The 8,900km South-East Asia Japan Cable (SJC) system, connecting Singapore with Japan, is now operational, according to a press release posted on Japanese telco KDDI (au)’s website. The USD400 million cable, supplied by US-based broadband communication solutions provider TE SubCom in partnership with Japan’s NEC Corporation, provides connectivity to seven countries – Japan, China, the Philippines, Hong Kong, Indonesia, Brunei and Singapore – to meet the growing bandwidth requirements in the region and to allow for cost effective and resilient connectivity to other submarine cable systems, including the Japanese link to trans-Pacific fibre that runs to the US. The SJC system can be further extended to 9,700km, with plans to also land in Songkhla, Thailand. The SJC cable consists of six fibre pairs (64×40Gbps DWDM), with an initial design capacity of over 15Tbps, upgradable to 23Tbps, and utilises the state-of-the-art advanced 40G SLTE and Optical add-drop multiplexer (OADM) Branching technologies.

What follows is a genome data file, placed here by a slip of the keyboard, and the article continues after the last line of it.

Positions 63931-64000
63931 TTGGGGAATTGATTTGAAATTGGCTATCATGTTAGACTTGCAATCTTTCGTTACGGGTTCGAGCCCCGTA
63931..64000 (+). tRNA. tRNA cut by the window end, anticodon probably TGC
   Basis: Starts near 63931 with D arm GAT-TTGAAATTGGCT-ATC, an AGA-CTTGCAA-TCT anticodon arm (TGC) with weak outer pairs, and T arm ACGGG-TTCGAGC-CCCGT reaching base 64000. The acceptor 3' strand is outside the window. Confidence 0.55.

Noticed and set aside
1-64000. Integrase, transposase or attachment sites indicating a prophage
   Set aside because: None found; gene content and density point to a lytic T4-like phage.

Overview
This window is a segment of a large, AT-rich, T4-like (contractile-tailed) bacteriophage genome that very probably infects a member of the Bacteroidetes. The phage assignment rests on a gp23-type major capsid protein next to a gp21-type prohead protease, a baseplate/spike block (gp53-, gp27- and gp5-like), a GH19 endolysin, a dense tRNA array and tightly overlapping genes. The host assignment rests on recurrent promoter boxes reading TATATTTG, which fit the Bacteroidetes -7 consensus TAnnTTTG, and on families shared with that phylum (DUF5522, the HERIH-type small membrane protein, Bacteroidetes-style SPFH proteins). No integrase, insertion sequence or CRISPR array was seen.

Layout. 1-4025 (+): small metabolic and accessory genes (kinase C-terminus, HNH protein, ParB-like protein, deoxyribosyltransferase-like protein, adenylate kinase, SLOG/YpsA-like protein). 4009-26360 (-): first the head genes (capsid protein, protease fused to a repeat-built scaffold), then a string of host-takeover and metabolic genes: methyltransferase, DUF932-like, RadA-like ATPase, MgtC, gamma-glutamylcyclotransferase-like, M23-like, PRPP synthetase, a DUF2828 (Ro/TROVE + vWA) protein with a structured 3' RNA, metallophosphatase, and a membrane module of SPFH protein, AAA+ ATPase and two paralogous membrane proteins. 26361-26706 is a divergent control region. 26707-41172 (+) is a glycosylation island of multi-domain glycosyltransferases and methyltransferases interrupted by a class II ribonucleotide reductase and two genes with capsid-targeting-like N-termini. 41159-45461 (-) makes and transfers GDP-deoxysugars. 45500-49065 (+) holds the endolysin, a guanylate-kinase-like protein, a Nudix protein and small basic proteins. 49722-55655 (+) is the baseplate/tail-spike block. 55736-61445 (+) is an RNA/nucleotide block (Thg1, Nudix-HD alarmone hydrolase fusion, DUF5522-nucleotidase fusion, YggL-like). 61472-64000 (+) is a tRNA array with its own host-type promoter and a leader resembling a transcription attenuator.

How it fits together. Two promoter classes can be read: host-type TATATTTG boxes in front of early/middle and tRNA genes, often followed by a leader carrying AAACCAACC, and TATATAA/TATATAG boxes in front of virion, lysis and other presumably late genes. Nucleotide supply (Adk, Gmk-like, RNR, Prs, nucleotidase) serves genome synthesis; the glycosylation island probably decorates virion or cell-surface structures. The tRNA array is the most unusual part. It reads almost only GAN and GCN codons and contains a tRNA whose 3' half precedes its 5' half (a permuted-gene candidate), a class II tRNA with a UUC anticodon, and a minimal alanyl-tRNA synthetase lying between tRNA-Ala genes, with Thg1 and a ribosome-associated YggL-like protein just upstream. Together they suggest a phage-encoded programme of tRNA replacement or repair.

South-East Asia Japan Cable is owned and operated by a global consortium of telecommunications and technology companies, including Philippines’ telco Globe Telecom, Brunei-based joint venture Brunei International Gateway (BIG), China Mobile’s wholly-owned subsidiary China Mobile International, China’s biggest telco in terms of subscribers China Telecom Corporation, Hong Kong-based Donghwa Telecom (subsidiary of Chunghwa Telecom – CHT, which operates in Taiwan), Japan’s second largest telco in terms of subscribers KDDI Corporation, Singapore’s incumbent Singapore Telecom (SingTel), Indonesia’s largest telco in terms of subscribers Telkom Indonesia and Thailand’s state-owned TOT, as well international tech giant Google.